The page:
In follow up, 18 of the 23 participated – a 60% hit rate! A much more favorable result compared to cold calling.”

But these discussions don’t tell the risk part of the story. As I’ve learned the hard way, prospects hold very high expectations from social connections, and underperformance in the sales process causes backfires that can remain ugly. For example, one company I worked with believed its account executive was so well connected in a prospect’s organization that they didn’t apply customary rigor to navigating the steps to the sale. “No need for account qualification, value propositions, or financial justification because we know Joe through Steve,” they said. They were wrong. Not only was Joe disappointed, but he called Steve and asked “How did you ever get involved with these guys?” Beyond the introductory social connection chit-chat, somebody still needs to sell something. Complacency gets in the way.

Further, I was struck by a certain irony as I read Barry’s findings. Although we admonish our school-age children to be wary of social networking tools on the web, the high ratio of invitation acceptance he describes suggests that executives don’t exercise similar caution (albeit they need to do so for different reasons). Does the risk of a damaged reputation seem so remote that executives readily accept requests from cyber-strangers to endorse them? Will the current success ratio Barry discovered diminish as social networking becomes more mature, and executives learn how carefully-built reputations can become damaged? Will we see a similar wave of caution as we did with chat rooms, FaceBook, and MySpace?



Stay tuned.

(Apologies to Rob Cross for corrupting the title of his excellent book, The Hidden Power of Social Networks.)

4 COMMENTS

  1. Andrew,

    It is a good thing that you point out the risk in social networking. I think we are in the wash between to waves. The wave we have been riding is the transactional economy. The wave in front is a little confusing and hard to put an exact label on, yet. However, clearly it involves a free flowing of information. Customers have access to information about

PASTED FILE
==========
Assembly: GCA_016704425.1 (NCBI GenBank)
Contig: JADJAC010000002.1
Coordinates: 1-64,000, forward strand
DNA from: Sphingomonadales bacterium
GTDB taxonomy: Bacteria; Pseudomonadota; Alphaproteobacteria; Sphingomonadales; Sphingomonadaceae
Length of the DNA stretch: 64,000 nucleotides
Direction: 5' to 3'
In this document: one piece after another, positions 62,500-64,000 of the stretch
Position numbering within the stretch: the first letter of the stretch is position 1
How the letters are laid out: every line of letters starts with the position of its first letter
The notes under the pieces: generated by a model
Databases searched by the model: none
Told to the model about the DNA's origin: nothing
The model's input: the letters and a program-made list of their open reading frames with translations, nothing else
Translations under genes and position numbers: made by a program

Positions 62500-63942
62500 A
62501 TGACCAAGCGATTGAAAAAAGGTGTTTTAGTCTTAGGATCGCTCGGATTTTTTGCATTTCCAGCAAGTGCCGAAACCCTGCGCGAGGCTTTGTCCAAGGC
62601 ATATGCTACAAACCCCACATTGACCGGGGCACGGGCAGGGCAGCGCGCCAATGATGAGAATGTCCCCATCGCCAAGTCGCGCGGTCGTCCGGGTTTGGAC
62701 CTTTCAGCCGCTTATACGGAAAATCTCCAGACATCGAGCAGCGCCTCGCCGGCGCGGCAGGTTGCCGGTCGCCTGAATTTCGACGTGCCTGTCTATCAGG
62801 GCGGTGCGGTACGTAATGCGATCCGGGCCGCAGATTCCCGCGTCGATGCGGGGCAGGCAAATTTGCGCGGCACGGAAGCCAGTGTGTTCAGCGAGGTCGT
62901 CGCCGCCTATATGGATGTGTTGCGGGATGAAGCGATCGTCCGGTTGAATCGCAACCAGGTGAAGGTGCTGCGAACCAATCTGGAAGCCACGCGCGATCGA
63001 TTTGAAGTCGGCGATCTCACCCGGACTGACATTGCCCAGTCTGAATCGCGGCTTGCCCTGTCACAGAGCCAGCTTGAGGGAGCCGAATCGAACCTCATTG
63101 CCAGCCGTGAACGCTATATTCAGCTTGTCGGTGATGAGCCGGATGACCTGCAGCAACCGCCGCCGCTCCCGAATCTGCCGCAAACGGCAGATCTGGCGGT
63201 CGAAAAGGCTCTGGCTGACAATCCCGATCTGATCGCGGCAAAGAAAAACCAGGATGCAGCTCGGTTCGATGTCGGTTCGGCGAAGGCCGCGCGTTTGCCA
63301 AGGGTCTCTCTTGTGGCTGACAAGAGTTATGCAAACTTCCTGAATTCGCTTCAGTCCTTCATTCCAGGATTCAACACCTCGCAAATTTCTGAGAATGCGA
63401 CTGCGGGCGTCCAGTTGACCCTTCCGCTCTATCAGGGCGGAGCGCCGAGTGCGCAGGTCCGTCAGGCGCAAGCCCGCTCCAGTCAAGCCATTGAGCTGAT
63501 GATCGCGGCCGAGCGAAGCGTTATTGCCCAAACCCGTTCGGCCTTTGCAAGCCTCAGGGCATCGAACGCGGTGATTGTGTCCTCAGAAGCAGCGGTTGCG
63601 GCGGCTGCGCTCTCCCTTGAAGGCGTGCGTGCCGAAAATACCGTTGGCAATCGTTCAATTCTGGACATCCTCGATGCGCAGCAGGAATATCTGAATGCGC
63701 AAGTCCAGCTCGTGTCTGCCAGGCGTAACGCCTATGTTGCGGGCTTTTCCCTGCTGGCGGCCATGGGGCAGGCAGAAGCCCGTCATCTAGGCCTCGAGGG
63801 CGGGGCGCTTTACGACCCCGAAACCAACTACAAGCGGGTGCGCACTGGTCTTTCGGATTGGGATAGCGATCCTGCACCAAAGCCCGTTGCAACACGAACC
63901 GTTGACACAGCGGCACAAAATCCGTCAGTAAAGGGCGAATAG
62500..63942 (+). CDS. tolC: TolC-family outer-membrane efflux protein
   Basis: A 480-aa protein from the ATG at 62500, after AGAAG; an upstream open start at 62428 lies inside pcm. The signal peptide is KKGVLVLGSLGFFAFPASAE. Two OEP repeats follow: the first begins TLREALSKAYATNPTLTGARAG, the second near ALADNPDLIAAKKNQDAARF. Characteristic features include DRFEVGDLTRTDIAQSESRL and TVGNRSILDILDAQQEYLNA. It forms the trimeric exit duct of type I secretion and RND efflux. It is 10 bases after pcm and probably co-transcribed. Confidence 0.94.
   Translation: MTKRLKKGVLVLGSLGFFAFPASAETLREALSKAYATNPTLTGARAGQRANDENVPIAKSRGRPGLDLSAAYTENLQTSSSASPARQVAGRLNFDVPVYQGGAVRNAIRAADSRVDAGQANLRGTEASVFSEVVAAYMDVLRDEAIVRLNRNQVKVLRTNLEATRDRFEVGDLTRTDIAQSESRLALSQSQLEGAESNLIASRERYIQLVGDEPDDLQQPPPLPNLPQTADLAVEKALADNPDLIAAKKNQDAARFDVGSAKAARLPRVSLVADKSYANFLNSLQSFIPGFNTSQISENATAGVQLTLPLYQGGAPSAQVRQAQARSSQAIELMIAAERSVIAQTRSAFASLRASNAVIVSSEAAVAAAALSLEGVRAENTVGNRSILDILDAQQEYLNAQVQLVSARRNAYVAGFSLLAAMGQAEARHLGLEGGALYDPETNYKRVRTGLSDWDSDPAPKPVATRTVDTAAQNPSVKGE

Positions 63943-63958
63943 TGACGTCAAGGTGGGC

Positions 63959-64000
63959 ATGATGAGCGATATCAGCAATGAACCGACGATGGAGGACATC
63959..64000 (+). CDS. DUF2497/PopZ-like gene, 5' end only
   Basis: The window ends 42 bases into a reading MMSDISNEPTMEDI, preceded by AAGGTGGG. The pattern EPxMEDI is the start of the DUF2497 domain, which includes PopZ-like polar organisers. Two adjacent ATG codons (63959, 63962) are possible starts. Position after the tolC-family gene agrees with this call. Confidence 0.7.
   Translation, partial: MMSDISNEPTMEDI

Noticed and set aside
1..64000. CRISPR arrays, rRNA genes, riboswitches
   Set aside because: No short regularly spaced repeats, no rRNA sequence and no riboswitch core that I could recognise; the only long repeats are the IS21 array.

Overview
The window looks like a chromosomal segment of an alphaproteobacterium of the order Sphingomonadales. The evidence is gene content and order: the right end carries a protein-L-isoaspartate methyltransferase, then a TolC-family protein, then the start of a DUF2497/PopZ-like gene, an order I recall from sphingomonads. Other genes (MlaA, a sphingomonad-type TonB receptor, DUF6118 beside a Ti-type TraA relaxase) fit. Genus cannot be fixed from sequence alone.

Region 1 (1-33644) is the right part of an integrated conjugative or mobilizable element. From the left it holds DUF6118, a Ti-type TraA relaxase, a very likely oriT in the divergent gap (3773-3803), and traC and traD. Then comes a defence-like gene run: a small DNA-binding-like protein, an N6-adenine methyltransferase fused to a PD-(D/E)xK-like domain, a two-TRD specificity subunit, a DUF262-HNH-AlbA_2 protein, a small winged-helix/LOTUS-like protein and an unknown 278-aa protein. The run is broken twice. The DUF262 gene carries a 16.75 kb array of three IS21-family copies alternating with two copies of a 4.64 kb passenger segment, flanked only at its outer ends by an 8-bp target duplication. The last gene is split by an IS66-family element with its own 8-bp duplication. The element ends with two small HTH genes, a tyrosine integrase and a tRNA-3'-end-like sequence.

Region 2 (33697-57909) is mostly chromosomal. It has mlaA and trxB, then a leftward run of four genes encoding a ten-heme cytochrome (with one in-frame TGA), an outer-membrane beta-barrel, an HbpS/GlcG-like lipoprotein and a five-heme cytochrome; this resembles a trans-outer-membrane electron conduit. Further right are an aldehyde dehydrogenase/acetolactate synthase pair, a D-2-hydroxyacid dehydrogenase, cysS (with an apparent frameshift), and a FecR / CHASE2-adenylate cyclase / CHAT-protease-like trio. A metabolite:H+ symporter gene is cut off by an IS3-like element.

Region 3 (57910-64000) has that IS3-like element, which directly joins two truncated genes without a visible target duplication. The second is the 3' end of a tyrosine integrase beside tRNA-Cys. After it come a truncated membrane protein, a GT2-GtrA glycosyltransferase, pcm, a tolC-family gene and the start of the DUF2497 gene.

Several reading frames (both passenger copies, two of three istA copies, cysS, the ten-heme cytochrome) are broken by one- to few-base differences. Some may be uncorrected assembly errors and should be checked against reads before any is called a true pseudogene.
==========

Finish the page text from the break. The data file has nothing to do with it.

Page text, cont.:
products that doesn’t necessary come from the company. And, people network freely.

    I agreed with you that there is a danger in assuming that because we are connected in Linkedin or another networking site, that we have relationship. In the article of mine you reference, one of my points was these are weak ties — ties that might open doors but ties that need to be nurtured.

    Here’s another risk. Companies that choose not to participate the online conversation are not immune from being talked about. In my book, it is better to be part of the conversation. I recently came across a statistic that said “75% of B to B customers contact a vendor when they are ready to buy, only 25% are sold by company initiated prospecting.’ I am in the process of checking this study out but suppose they are even partially right.

    Wouldn’t this suggest that the traditional sales process needs some re-alignment?

    John

    John I. Todor, Ph.D.
    Author of Addicted Customers:How to Get Them Hooked on Your Company.

  2. John: from a sales-process perspective, traditional cold-call selling is becoming an anachronism. This will change the world of service providers as well. In the next three to five years, companies that specialize in telemarketing and selling lead lists will lose share to companies that provide broader lead capture management services.

    Most companies haven’t picked up on the trend you describe, and will need to realign their sales processes to manage the realities of social media. There are a few notable examples of companies that have, one of which I mentioned in my January article “A Tsunami of New Social Connectedness is on the Way”:

    “Beds.com has embraced the Internet’s transparency by enabling any visitor to its web site to read about its customer-service problems along with its customer accolades. The airing of the full thread of the online conversation makes it possible for Beds.com to showcase its commitment to customer satisfaction . . .”

    What Beds.com has done reinforces your point. Companies recognize that they don’t control the flow of information that consumers use to make purchase decisions. As a response, they have featured this reality in innovative ways.

  3. The generation gap is alive and well, and it plays out with a vengeance. Again, social networks are the tool of choice to claim another victim.

    The Washington Post today reported in an article “Va. Student’s Snow-Day Plea Triggers an Online Storm,” describing how a student contacted a Fairfax County Public Schools administrator at his home to ask him about a decision he made not to close schools on a snowy day last week. The student left his name and call back number on the administrator’s home phone.

    That phone message elicited a response from the administrator’s wife, who then called the student and left him a phone message of unfiltered rage. She was totally unprepared for what would happen next.

    The student aired the woman’s voice message using an audio link on a Facebook page. The voice mail also aired on YouTube (on January 23, the recording was removed by the user, according to the YouTube website). As of January 22, over 9,000 people clicked on the link. The dust is still swirling here in Virginia, and it will land everywhere there is an Internet connection.